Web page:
ITALY — Amanda Knox, exonerated on charges of killing her roommate in Italy, is moving forward. Like light years forward.
Knox and fiance Christopher Robinson have created a website seeking funds from family and friends to pay for an out-of-this world wedding. The two say they are bypassing a traditional registry and instead are hoping to raise $10,000 for their space-themed nuptials, which will feature “mind-bending sets” and “extravagant alien food.”
“Let’s face it, we don’t need any more stuff,” they write on the website. “What we do need is help putting on the best party ever for our family and friends!”
Knox returned to Italy last month for the first time since her prison release in 2011 to speak at an event for the Italy Innocence Project. According to the couple’s crowdfunding page, they had “scant time to plan” for their trip overseas and “no financial backing,” which prompted them to dip into their wedding funds.
The couple is now hoping supporters will help them pay for set designers, an “interactive theater” and special effects including LEDs, projectors and hidden wires. See the full registry here.
The couple’s efforts to solicit money have received swift backlash. Twitter users questioned why she needed to raise the money at all while others wondered whether the wedding was a publicity stunt.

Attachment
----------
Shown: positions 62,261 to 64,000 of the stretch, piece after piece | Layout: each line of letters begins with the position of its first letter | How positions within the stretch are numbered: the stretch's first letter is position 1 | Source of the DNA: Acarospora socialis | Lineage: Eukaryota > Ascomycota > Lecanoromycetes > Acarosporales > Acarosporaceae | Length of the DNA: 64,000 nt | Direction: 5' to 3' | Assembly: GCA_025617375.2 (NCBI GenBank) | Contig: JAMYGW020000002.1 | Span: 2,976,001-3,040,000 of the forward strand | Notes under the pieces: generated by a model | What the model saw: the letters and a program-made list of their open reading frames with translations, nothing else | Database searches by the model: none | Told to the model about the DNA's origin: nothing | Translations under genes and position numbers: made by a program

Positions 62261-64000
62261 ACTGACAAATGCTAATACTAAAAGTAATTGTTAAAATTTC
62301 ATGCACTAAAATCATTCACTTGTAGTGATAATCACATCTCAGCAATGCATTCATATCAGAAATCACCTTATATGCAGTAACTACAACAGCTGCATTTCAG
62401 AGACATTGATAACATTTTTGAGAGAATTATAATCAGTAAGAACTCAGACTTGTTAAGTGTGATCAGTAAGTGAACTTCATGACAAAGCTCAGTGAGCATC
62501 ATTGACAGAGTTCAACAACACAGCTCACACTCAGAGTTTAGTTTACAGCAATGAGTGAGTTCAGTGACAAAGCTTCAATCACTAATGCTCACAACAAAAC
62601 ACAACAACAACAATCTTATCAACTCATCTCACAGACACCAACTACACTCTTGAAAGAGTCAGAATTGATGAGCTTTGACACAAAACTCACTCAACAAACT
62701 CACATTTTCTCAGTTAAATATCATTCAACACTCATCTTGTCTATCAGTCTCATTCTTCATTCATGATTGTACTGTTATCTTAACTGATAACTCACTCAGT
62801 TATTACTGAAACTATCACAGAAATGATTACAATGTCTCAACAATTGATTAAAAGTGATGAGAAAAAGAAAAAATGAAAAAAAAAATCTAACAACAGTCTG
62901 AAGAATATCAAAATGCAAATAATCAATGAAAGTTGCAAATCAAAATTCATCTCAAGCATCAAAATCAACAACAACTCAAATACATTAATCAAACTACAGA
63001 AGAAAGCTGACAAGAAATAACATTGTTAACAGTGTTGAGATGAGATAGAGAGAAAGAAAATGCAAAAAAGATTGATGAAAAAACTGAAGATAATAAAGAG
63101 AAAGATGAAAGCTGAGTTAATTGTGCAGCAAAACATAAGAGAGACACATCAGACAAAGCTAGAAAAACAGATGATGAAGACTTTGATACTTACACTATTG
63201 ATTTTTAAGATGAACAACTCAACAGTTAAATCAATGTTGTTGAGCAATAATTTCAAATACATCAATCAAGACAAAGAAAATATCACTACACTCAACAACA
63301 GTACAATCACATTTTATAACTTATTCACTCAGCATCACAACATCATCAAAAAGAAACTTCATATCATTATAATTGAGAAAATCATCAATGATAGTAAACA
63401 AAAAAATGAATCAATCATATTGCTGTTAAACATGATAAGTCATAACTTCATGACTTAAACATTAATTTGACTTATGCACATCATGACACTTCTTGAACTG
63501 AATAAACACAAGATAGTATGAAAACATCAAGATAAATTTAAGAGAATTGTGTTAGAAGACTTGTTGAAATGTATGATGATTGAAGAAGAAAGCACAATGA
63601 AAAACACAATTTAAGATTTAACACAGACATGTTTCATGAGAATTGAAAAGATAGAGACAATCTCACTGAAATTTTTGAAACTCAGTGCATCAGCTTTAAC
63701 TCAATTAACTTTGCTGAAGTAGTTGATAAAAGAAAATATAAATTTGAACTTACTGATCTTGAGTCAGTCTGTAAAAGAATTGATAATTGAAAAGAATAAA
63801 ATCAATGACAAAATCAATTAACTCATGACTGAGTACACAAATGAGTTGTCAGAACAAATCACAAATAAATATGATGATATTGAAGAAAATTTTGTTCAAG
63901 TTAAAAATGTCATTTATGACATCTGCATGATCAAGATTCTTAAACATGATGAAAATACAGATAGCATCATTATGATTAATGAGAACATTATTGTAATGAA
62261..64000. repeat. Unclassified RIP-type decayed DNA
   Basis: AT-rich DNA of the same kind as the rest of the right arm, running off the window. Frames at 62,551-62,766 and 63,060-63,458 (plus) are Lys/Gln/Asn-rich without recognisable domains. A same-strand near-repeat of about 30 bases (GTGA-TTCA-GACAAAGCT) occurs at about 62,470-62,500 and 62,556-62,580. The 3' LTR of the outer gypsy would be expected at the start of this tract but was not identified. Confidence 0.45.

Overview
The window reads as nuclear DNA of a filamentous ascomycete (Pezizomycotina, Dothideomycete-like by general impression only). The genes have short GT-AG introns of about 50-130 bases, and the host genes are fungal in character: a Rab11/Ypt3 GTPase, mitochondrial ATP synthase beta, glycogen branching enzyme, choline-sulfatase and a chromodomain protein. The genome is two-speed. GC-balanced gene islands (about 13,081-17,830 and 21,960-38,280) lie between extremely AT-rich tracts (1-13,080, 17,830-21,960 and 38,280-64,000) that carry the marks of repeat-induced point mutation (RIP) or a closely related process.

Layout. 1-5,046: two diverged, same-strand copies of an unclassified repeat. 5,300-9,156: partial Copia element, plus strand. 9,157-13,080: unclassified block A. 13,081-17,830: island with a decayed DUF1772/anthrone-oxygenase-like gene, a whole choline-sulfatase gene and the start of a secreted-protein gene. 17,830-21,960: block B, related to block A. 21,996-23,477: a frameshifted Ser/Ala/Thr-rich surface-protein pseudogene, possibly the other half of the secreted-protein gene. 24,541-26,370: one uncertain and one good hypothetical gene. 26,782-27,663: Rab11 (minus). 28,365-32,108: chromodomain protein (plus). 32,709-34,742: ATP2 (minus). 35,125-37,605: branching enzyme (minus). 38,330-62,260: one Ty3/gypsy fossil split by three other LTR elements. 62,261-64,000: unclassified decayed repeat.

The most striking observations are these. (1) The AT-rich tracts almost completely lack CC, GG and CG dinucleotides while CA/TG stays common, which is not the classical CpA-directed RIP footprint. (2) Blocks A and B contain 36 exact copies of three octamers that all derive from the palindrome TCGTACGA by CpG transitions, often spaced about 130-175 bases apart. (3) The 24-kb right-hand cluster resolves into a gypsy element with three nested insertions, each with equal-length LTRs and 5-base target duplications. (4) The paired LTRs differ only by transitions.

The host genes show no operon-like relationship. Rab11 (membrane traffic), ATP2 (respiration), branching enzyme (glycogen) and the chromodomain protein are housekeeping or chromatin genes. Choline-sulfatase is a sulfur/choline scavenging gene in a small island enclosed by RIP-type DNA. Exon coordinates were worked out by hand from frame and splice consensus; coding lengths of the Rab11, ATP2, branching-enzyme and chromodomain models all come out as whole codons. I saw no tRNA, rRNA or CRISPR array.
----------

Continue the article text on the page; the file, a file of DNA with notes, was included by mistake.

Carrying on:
Knox responded to the criticism Tuesday on Twitter, saying, “To those hating on us all day, you’ve been duped by the outrage machine. You gave ad $ to tabloids that profit by making you angry about things that don’t matter. Our wedding will be crazy & fun & barebones if it needs to be, but in the grand scheme of things, it doesn’t matter.”
Their wedding comes a decade after Knox was accused of killing her British roommate, Meredith Kercher in 2007, while they were studying abroad in Perugia, Italy.
Knox and her then-boyfriend, Italian Raffaele Sollecito, were found guilty of murder. Both Sollecito and Knox were convicted in 2009 and sentenced to lengthy prison terms.
They spent about four years in Italian prisons but an appeals court threw out their convictions in October 2011, citing a lack of evidence against them, and both were set free.